Intermittent Fasting – also known as the 5:2 diet, the 2 day diet, the overnight diet or the Fast Diet…
As most of my clients know, I have always been very cautious about the idea of fasting, instead preferring the ‘eat little and often’ line of nutritional thought.
But nutritional science is ever changing and I am intrigued and excited about the potential health benefits of this new, perhaps safer method of fasting, known as intermittent fasting.

The idea is that for two days a week you restrict your calorie intake to 500-600kcals a day and the rest of the time you eat a normal diet.

There are different versions of Intermittent Fasting and here I take a look at three of the most popular ones doing the rounds at the minute.

The Fast Diet

Who? Medical journalist Michael Mosley highlighted Intermittent Fasting on the BBC Horizon programme and his experiences last year after begin told by his GP that he was pre-diabetic and overweight. Michael has written this book with award winning food and fashion writer, Mimi Spencer.
What? The Fast Diet advocates eating 500kcals for women and 600kcals for men, two days a week – they recommend doing the fast days on non-consecutive days. On your fast days, you eat low GI and protein and the rest of the time you eat what you like. The book gives 10 days food plans for fasting days.

Vital Nutrition’s Verdict?

As the Fast Diet does not cut out any food groups and advocates a low GI diet on non-fasting days, this seems a healthy approach to intermittent fasting. Fast days combine protein and low GI foods to help keep hunger at bay and Michael & Mimi recommend skipping one meal a day – breakfast or lunch.

The Two Day Diet

Who? Dr Michelle Harvie, a dieticain from the Genesis Breast Cancer Prevention Centre in Manchester and Prof Tony Howell, professor of medical oncology at the University of Manchester.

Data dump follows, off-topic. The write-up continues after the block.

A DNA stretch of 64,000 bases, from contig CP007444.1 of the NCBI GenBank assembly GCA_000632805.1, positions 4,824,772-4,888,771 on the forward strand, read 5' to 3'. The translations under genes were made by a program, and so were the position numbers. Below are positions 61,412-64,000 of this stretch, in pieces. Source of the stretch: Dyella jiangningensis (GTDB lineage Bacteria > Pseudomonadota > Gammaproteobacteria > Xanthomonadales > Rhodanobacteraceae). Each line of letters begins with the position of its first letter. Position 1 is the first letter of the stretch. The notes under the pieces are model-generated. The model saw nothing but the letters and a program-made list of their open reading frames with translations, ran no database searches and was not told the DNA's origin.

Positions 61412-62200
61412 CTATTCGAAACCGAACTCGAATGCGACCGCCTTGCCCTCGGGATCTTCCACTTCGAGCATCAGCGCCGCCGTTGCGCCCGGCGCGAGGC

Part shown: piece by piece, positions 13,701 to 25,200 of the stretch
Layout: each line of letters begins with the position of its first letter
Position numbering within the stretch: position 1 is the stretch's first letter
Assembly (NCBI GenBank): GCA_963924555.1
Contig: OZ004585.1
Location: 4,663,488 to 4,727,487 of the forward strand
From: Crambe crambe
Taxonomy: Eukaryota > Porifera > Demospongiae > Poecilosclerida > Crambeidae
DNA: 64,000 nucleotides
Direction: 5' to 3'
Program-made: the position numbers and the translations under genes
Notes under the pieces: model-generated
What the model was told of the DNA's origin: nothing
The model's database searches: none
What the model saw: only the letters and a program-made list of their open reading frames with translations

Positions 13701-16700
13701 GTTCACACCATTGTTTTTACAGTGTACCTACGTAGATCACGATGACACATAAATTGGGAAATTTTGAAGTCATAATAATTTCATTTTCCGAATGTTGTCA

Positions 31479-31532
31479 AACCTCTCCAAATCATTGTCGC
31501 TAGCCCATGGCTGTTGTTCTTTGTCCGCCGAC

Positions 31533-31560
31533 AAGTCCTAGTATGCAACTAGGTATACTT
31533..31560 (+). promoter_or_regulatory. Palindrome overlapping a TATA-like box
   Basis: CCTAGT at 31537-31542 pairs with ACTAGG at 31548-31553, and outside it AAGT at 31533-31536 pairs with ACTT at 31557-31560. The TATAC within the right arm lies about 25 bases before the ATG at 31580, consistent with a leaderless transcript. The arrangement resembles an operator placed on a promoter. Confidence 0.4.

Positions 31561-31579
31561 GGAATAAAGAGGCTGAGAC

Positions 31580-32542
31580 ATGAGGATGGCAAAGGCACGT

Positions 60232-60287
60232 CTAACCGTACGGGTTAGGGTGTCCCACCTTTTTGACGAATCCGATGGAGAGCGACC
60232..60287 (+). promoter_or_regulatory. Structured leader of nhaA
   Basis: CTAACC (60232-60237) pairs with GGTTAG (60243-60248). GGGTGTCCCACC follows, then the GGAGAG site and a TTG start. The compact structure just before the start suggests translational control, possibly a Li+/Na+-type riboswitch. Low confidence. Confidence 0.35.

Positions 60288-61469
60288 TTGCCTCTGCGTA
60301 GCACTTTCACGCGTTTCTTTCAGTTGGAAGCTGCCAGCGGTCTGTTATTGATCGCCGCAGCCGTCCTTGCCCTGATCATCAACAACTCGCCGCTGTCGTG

What? A calorie restricted diet for two days a week a week. Two days of the week you follow a low-carb plan, and the rest of the week you can eat anything provided you eat relatively sensibly (no big greasy kebabs with piles of chips!). On the diet days, you can only consume certain foods, such as fruit, vegetables, water, milk or Bovril.

Vital Nutrition’s Verdict?

Although there is some great stuff in this diet, e.g. spread your kcals out between 3 meals, so you do not skip meals (might be easier than the thought of skipping a meal), I am not so keen on the idea of eating Muller Light yoghurts, diet drinks and cordial. There’s also a lot of milk on this version of intermittent fasting, so although the research is interesting, I think there are better ways of doing the 5:2 diet.

Eat Fast Slim

Who? Nutritional Therapist Amanda Hamilton
What? Amanda looks at different methods of Intermittent Fasting – the 5:2 method, 16:8 version and juice fasts. She compares each and helps readers decide which is likely to fit into their lifestyle best.

Vital Nutrition’s Verdict?

A comprehensive look at different fasting methods, with plenty of menu ideas for each diet. Amanda takes a healthy, balanced approach to intermittent fasting, advocating real food – no processed crap or fizzy drinks – this gets the thumbs up from Vital Nutrition.

Intermittent Fasting is not for everyone, but the research that backs up this new way of nutritional thinking makes for compelling reading. Don’t forget that if you have health issues, are pregnant, under 18 or type 2 diabetes, this diet is not for you. Check with your GP if you are unsure.